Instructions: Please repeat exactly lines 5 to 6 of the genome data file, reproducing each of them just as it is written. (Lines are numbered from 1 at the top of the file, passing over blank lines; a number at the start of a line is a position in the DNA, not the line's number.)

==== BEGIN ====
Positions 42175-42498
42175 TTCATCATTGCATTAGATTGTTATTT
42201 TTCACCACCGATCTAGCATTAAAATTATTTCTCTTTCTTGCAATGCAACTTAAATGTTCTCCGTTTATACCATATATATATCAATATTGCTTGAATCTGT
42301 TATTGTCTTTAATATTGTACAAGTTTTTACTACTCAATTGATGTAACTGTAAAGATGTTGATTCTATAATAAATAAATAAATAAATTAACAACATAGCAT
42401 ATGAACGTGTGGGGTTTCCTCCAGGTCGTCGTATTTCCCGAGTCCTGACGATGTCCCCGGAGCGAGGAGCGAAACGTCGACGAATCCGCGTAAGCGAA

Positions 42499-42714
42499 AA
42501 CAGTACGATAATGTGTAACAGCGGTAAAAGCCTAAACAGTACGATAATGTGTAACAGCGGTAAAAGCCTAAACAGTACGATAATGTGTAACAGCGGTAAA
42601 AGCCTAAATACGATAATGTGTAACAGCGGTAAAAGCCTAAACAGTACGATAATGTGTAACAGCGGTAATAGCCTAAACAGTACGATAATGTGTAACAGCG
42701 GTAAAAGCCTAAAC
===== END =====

42401 ATGAACGTGTGGGGTTTCCTCCAGGTCGTCGTATTTCCCGAGTCCTGACGATGTCCCCGGAGCGAGGAGCGAAACGTCGACGAATCCGCGTAAGCGAA

Positions 42499-42714